All of these were epics of the perseverance of these women.
These women have proven their capabilities in the military field as well. 
The hardships and complexities involved in the participation of women in the ranks of an army, which is also at war with the enemy was another chapter. How they formed their combat units, how they were trained, and how they learned to command.
How they struggled during 14 years of perseverance at camps Ashraf and Liberty, fighting all the obstacles and did not give up resistance.

Now, you can see 1,000 pioneering women in this place. One thousand women who come from various cities in Iran. They come from universities in the U.S., Europe, and Iran. Some have given up their jobs and families for freedom of their people and country and have joined the Mojahedin. What you see here are three generations of women sitting side by side. In fact, the most senior body that is leading this movement is made up of only PMOI women.

This accomplishment is the fruit of the path the Mojahedin have paved from the beginning under the leadership of Massoud Rajavi with conviction in freedom and equality. 
I should point out that two months after Khomeini took power, the Mojahedin issued a 15-point declaration explaining their expectations from the new regime. In article 6 of this declaration, they have reiterated the need “to respect full political and social rights of women” and specifically, they stressed on “equal pay for equal work” for female workers.
A few months later, when Massoud ran for the presidential elections, he offered a ten-point plan which started with the formation of councils with the participation of people to run the country’s affairs. Again, the seventh article of this plan emphasized the equality of women and men.
There were other articles on the rights of ethnic groups, freedom of parties, freedom of opinion, freedom of the press, and equality of Shiites and Sunnis which were widely embraced by women and youth, by ethnic groups and followers of religions other than Islam. Virtually, all political groups and parties endorsed the plan. This is what terrified Khomeini and compelled him to make a disgraceful decision against his own promise which removed Massoud from the list of candidates.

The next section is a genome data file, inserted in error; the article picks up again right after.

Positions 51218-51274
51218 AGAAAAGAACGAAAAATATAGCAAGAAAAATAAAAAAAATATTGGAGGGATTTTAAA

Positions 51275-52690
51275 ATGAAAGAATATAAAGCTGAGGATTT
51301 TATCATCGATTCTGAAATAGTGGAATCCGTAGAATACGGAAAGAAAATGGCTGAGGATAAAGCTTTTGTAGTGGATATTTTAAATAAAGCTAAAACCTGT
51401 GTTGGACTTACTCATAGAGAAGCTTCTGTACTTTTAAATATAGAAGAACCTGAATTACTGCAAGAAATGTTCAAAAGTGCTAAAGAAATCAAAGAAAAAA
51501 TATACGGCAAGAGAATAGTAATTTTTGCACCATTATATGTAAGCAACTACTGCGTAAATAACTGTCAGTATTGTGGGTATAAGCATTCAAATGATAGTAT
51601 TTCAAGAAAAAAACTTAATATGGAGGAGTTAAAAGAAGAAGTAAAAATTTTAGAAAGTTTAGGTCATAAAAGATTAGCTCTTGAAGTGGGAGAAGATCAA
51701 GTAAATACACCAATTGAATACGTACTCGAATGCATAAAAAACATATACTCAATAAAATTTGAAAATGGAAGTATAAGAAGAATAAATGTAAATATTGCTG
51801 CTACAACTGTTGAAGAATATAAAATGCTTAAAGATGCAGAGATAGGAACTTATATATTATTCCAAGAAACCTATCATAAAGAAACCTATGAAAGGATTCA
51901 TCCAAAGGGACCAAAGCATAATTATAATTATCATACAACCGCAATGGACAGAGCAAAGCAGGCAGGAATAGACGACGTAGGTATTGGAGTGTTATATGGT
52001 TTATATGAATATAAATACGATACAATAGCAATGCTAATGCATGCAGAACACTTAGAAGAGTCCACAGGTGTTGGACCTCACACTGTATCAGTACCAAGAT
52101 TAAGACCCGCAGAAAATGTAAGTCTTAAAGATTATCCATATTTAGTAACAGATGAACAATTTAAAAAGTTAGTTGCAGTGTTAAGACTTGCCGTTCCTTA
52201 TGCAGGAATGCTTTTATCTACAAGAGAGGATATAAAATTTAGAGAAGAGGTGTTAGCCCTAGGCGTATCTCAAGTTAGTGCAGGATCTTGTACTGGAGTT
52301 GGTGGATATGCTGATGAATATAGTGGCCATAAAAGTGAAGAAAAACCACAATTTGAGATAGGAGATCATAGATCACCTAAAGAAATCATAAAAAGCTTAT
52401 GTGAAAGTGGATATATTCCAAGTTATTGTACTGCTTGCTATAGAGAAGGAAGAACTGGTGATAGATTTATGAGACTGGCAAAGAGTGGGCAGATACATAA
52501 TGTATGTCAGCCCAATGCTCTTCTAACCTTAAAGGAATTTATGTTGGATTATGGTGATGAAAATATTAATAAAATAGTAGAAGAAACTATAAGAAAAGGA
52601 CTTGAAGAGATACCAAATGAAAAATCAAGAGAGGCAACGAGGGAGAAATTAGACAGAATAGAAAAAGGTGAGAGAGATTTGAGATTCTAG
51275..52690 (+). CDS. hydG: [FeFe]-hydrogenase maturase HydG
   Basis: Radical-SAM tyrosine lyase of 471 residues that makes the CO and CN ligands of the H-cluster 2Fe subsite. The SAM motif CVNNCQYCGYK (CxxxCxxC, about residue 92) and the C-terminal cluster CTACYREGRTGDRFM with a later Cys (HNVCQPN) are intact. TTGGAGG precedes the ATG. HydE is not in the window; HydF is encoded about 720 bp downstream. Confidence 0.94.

In such a tortuous struggle, there was a generation of young women and girls who became increasingly informed every day and widely participated in the anti-fundamentalist struggle and in the fight for freedom and equality.
One of the most important chapters in this brilliant struggle were young women, young teenagers who waged the strongest resistance against the revolutionary guards and torturers. Among them were heroines like Homeira Eshraq, Zahra and Kobra Ebrahimian and Sorayya Abolfathi. Their names are etched in the history of women’s struggle forever.
Their first encounters with politics and democratic struggle happened when they first got to know Massoud Rajavi and believed in his cause which was freedom. Every one of them became a pioneer on this path. Today, young women are joining the units of rebellion and continuing their path. Therefore, when we speak of members of the PMOI’s Central Council, we are talking about women who have

Firstly, conquered prisons and opened their way into battlefields.
Secondly, they have opened their way in the overall struggle by fighting two horrific ideologies. One of them is the ideology of gender discrimination, and the other the ideology of negative individualism.
I deliberately use the word negative, to distinguish between this subjugating ideology and evolutionary or positive individualism which leads to the spiritual growth of human beings.

These women have shouldered a heavy responsibility. They have chosen to hold firm onto their commitment in every defeat or victory, in every turmoil, and in all the ups and downs. 
The imperative that compels these women to accept responsibility and lead the movement, is the liberation of the entire Iranian society. This is our responsibility. We must respond to the most fundamental sufferings and challenges in our communities. 
Issues like poverty and discrimination, homeless children, homeless people, environmental disasters, and most importantly, political and social participation of all individuals, the right to free choice, and of course, ridding all women and men from gender discrimination.
All of these are our responsibility.

I must emphasize that equality and emancipation of women would be genuine only when it is accompanied by the emancipation of men.